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    Ja Rule Gets More Ja-Jail Time for Tax Evasion

    Ja Rule AP Photo/Seth Wenig

    If "Pain Is Love" as Ja Rule puts it, he must be feeling like it's Valentine's Day.

    The hip-hopster, who's currently serving two years in the Big House on a weapons conviction, has been sentenced to 28 months in a federal prison for tax evasion.

    U.S. Magistrate Judge Patty Shwartz handed down the jail term stemming from Ja Rule's guilty plea in March to three counts of failing to file tax returns with the IRS for a whopping five years from 2004 to 2008.

    MORE: Ja Rule, Lil Wayne Gun for Trouble

    "Taxpayers do not have the luxury of deciding whether to comply with laws," the judge said in admonishing him.

    The total lost to Uncle Sam's coffers amounts to $1.1 million, most of that taxes never collected on music royalty income from the rapper's company ASJA Inc. and music tour and live performance-related profits from Rule Tours Inc., according to the U.S. Attorney's Office in New Jersey.

    For his part Rule, real name Jeffrey Atkins, stood before Her Honor in a bright-yellow prison-issued jumpsuit and expressed remorse for what he did.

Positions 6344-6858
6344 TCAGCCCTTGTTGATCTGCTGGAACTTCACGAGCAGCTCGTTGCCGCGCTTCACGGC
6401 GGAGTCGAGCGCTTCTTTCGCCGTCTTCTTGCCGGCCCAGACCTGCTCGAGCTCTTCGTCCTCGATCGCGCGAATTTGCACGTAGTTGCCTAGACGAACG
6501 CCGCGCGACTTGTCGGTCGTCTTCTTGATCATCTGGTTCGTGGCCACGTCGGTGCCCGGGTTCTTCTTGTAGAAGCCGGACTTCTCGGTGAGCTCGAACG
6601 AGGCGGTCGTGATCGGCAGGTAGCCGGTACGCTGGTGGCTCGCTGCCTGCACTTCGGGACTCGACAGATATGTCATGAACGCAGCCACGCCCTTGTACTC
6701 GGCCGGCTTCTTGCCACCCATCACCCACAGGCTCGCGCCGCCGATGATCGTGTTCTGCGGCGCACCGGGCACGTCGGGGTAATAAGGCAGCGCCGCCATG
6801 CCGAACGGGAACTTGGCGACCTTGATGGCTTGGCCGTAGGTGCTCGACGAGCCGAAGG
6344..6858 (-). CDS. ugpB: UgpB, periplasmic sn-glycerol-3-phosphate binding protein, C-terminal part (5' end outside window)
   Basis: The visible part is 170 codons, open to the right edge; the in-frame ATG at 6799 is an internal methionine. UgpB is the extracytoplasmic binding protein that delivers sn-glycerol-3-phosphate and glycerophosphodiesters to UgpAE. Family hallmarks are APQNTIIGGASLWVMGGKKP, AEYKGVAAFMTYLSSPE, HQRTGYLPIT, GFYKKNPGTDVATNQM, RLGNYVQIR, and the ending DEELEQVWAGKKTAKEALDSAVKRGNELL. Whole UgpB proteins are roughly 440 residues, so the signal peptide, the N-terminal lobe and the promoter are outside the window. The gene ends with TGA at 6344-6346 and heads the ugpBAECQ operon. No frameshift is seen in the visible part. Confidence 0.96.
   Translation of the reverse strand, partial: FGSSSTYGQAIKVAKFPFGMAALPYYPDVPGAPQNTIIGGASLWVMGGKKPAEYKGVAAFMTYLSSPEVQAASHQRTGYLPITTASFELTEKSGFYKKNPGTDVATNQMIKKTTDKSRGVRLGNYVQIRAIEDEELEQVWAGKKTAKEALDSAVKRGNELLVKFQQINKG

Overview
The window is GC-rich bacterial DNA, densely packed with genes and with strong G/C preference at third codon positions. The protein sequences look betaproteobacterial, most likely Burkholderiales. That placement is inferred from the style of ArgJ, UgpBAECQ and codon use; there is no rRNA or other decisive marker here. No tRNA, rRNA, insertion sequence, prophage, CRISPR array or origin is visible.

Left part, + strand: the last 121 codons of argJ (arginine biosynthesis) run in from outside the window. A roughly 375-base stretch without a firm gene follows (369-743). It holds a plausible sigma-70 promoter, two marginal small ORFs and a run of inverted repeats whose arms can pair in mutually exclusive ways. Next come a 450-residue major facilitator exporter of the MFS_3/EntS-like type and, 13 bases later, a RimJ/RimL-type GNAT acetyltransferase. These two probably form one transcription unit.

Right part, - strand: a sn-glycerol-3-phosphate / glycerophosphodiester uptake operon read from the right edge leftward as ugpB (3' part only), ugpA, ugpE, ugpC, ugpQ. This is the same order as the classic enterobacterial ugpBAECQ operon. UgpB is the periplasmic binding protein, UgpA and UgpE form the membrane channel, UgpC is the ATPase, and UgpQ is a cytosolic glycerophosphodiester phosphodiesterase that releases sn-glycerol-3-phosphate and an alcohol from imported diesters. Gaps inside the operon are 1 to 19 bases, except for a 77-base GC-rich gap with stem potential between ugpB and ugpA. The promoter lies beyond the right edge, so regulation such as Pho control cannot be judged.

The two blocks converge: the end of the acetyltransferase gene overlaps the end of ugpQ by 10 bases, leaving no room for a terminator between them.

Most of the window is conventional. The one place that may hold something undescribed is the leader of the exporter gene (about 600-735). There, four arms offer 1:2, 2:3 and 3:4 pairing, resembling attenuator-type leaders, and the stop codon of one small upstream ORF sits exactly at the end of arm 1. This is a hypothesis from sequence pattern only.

"I want to say I'm sorry," the New Jersey Star-Ledger quoted him as telling the court. "I in no way attempted to deceive the government."

    He added, "I was a young man who made a lot of money...I didn't actually know how to deal with these finances [and] I didn't have the best people guide me."

    On the bright side, Shwartz allowed Ja Rule to serve the sentences concurrently, meaning he'll likely be released from the slammer four months after his jail term on the unrelated gun charge ends. The judge also sentenced the 35-year-old MC to one year of supervised release.

    All of this, however, is on the proviso that he file "true and accurate" tax returns and pay the government back all taxes and penalties owed for those missing years.

    "I made mistakes," Ja admitted. "Things kind of spun out of control."

    An attorney for the hitmaker, Stacey Richman, was unavailable for comment. But during today's hearing, she said Atkins does not have the necessary "financial savvy" to oversee his business and make sure he has enough money to pay his taxes.

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